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Evil Dead: The Musical

There's plenty to enjoy in this cheesy musical based on Sam Raimi's Evil Dead films, but it's not as funny as its creators apparently think it is.

By New York City
Ryan Ward and Brandon Wardell in Evil Dead: The Musical
(© Carol Rosegg)
Ryan Ward and Brandon Wardell in Evil Dead: The Musical
(© Carol Rosegg)
I would hate to be on the clean-up crew for Evil Dead: The Musical. During each performance, the show must go through gallons of fake blood that gets all over the stage and goes so far as the first few rows of the theater, aptly designated the "splatter zone." The patrons in these seats pay a reduced admission charge and are offered plastic ponchos to wear -- but, on the night I saw the show, many of them eschewed the protection and sported white T-shirts in anticipation of the gore fest. This may prove that there's an audience for a cheesy musical based on Sam Raimi's Evil Dead films. Truth be told, there's plenty to enjoy in the show; but it's not as funny as its creators apparently think it is, and it wears thin at several points.

Featuring book and lyrics by George Reinblatt, with music by Frank Cipolla, Christopher Bond, Melissa Morris, and Reinblatt, the musical is both a parody of and an homage to the Raimi films. It follows the travails of Ash (Ryan Ward), a college student and S-Mart employee who spends spring break at an abandoned cabin in the woods with his girlfriend, Linda (Jennifer Byrne); his sister, Cheryl (Jenna Coker); his best friend, Scott (Brandon Wardell); and Scott's latest fling, Shelly (Renée Klapmeyer).

At the cabin, the group inadvertently unleashes an ancient evil spirit that makes the trees of the forest come alive and begins transforming the hapless young adults into zombies. Added to the mix is a plotline from the second Evil Dead film in which the daughter of the owner's cabin, Annie (Klapmeyer again), arrives on the scene with her boyfriend, Ed (Tom Walker), and local guide Jake (Darryl Winslow). These three are drawn into Ash's battle with a horde of Candarian demons.

If you've seen either film, you're likely to get more enjoyment out of the show than if you have not. There are plenty of in-jokes, as well as a few choice lines imported directly from the screenplays, that have some audience members laughing in recognition. Surprisingly, one of the most notable incidents from the first film, in which Cheryl is raped by the trees, is toned down so much that at least one audience member I spoke to who hadn't seen the movie didn't realize what had happened to her. And yet, coarse sexual jokes run rampant throughout the musical's script. For example, after Ash decapitates one of his companions, he states: "This is not the type of head I was expecting."

Overall, the music is rather disappointing. Though several of the tunes are catchy, even the best of them are derivative. The opening number, "Cabin in the Woods," is a bouncy B-52s-ish tune, while "What the...?" uses a tango rhythm, and "All the Men in My Life" has a very 1950s feel. Reinblatt's lyrics are often quite funny, although musical theater purists will probably lament his frequent use of false rhymes. The show would definitely benefit from some trimming, and the final song, "You Blew that B**** Away," needs to be cut entirely.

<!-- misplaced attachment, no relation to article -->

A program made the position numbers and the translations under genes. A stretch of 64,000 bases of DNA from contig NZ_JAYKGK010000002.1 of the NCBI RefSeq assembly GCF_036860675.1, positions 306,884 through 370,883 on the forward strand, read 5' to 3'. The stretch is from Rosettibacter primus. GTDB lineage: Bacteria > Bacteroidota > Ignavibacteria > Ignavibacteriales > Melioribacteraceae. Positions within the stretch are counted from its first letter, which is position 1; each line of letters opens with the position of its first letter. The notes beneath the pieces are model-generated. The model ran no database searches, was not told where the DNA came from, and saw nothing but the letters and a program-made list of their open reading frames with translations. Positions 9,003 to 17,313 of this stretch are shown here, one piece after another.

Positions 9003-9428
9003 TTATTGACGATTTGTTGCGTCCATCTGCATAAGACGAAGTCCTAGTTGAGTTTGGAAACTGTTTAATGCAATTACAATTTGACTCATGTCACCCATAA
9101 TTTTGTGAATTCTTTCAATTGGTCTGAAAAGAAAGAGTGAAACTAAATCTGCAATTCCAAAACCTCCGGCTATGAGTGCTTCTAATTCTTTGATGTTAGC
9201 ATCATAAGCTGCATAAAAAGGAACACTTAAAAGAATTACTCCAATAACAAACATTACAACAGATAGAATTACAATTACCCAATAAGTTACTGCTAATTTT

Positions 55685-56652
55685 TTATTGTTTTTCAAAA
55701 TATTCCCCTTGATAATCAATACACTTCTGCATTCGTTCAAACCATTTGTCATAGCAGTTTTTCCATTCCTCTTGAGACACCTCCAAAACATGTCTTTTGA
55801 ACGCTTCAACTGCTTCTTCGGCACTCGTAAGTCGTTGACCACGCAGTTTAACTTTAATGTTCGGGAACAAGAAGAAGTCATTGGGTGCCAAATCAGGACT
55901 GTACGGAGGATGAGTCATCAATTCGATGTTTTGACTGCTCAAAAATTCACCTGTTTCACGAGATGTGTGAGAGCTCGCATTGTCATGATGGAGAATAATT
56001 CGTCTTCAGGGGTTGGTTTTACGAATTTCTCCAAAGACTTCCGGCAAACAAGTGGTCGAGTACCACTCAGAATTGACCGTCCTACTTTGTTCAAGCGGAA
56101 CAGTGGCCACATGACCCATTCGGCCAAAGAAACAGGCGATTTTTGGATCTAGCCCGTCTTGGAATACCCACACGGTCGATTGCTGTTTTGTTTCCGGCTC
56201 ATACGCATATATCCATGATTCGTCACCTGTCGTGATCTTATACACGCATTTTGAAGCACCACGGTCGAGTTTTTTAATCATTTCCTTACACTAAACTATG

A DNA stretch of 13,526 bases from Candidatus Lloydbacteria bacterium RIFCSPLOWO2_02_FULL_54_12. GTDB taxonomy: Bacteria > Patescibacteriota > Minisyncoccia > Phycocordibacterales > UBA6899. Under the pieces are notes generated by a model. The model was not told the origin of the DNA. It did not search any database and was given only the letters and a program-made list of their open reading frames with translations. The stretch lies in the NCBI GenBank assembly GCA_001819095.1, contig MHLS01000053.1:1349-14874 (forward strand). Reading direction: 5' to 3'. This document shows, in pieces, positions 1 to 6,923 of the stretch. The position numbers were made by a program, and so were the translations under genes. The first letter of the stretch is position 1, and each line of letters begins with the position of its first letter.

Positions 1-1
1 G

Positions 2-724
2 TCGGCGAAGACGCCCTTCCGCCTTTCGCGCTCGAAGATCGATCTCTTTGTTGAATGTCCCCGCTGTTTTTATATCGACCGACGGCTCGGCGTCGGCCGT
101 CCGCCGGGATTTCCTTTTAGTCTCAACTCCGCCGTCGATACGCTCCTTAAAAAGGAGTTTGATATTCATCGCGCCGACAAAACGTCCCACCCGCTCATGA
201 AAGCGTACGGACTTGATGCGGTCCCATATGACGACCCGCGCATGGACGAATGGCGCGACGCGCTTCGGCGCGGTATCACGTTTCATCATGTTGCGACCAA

Co-directors Hinton Battle and Christopher Bond emphasize that the show is a parody to the point of overkill. The actors perform in a style that makes it very obvious they're commenting on the material, and this dulls some of the humor. Battle, who is also the choreographer, has included some silly bits of business and visual jokes in his musical staging, some of which are quite funny. But the big dance number, "Do the Necronomicon," is a disappointment and goes on way too long.

The technical aspects of the show are impressive. Louis Zakarian's special effects and makeup design are bloody terrific (or terrifically bloody). David Gallo's sets include both cartoonish, two-dimensional backdrops and a lavishly detailed cabin interior. Cynthia Nordstrom's costumes are a treat, particularly her outfits for the trees. Jason Lyons has done a fine job with the lighting, as have Peter Fitzgerald and Kevin Lacy with the sound design, and Michael Laird with the sound effects.

Ward's Ash doesn't quite possess the charisma necessary to help the show take off, although the actor does have a few good moments; he's especially impressive in the first act closer, singing while a stream of stage blood squirts into his open mouth. The vocal standout among the cast is Coker, who uses her dynamic rock voice effectively in "It Won't Let Us Leave" and "Look Who's Evil Now." Unfortunately, her character is saddled with some really lame dialogue for the rest of the show. The remaining cast members do what they can with their roles, but the lack of complexity in the material doesn't give them much to work with.

During the show, the audience is allowed to consume alcohol, which is hawked in the aisles prior to the performance and at intermission. Not only might you get a kick out of purchasing one of the specialty drinks, such as "Evil Dead and Berried," a cocktail may actually enhance your viewing pleasure.


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